The Really No Idea Act!

A story in Detroit's MetroTimes (by Ben LeFebvre) adds to my previous post; I'm not the only one aware of the DHS not finalizing Real ID. Here are a few long quotes from this article, which is right on:
"Unfortunately, we are in a bit of a holding pattern, awaiting instructions from the Department of Homeland Security," says Kelly Chesney, spokeswoman for the Michigan Department of State.

Meanwhile, as the Department of Homeland Security attempts to determine the specifics of how the act will be implemented, questions about potential costs — both in terms of the dollar burden to states and the toll on individual privacy — continue to be raised about what amounts to a national ID program that will consolidate detailed personal information on a vast computer database.
And here's the most serious statement I've read about how Real ID could place our private data at risk:
Particularly upsetting for civil libertarians concerned about the Big Brother capabilities of both government and corporations is the amount of information to be contained on a single card. One requirement of the new ID will be that it use "common machine-readable technology" to store information about a person. That could mean a bar code, a magnetic strip or, more ominously, what's known as a radio frequency identification tag (RFID). As University of Washington School of Law professor Anita Ramasastry reported in a column for CNN.com, such tags emit radio frequency signals that would "allow the government to track the movement of our cards and us."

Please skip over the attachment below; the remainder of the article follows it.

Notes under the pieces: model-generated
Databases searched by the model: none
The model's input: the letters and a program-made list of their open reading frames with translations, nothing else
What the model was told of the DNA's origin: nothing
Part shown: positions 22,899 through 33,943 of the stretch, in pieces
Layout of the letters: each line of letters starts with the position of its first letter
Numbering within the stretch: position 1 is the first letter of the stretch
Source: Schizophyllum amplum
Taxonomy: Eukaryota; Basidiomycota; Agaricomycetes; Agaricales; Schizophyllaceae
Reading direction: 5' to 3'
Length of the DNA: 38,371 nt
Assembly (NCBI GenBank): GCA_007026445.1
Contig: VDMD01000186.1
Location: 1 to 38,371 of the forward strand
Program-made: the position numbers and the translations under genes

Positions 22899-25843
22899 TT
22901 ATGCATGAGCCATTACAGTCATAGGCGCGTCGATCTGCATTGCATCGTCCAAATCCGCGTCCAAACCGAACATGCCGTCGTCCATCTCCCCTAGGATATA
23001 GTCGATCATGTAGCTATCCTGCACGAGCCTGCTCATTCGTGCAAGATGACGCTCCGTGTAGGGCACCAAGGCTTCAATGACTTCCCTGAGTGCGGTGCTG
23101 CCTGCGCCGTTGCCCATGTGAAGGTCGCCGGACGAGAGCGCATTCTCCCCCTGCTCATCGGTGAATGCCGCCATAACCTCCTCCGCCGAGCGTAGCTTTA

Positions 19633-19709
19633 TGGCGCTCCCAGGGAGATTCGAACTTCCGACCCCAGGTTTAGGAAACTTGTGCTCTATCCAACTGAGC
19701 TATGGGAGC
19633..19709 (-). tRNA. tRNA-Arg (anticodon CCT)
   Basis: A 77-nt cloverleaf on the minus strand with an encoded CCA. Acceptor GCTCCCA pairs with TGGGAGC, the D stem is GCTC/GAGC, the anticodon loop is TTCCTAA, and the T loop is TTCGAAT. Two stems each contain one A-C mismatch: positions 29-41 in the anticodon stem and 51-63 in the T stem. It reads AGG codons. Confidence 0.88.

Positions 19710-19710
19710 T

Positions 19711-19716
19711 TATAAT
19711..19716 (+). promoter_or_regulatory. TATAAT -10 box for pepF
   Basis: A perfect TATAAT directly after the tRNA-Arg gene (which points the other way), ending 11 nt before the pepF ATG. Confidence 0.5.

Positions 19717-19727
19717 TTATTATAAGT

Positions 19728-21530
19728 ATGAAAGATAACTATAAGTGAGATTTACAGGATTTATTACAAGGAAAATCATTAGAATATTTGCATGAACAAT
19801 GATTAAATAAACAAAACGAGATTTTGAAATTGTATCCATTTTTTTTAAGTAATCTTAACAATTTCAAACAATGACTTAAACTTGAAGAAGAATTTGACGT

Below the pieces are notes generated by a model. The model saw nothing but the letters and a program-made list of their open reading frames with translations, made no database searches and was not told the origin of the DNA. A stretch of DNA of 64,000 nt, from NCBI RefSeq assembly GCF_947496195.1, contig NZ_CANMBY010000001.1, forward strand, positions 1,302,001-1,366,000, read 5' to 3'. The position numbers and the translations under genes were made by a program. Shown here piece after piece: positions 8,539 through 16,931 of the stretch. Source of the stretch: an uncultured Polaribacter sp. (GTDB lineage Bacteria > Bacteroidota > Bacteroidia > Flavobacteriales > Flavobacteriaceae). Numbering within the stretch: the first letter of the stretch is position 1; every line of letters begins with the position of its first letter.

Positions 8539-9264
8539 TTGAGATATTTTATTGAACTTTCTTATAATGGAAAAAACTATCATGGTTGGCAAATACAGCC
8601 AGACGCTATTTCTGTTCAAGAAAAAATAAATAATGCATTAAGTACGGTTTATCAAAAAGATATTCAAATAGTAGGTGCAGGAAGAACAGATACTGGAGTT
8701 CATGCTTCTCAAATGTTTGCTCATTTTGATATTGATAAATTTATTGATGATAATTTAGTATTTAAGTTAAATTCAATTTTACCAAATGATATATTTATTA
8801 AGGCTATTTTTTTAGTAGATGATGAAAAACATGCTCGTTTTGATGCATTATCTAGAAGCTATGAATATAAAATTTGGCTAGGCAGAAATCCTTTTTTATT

"Private businesses," Ramasastry adds, "may be able to use remote scanners to read RFID tags too, and add to the digital dossiers they may already be compiling. If different merchants combine their data — you can imagine the sorts of profiles that will develop. And unlike with a grocery store checkout, we may have no idea the scan is even occurring; no telltale beep will alert us."


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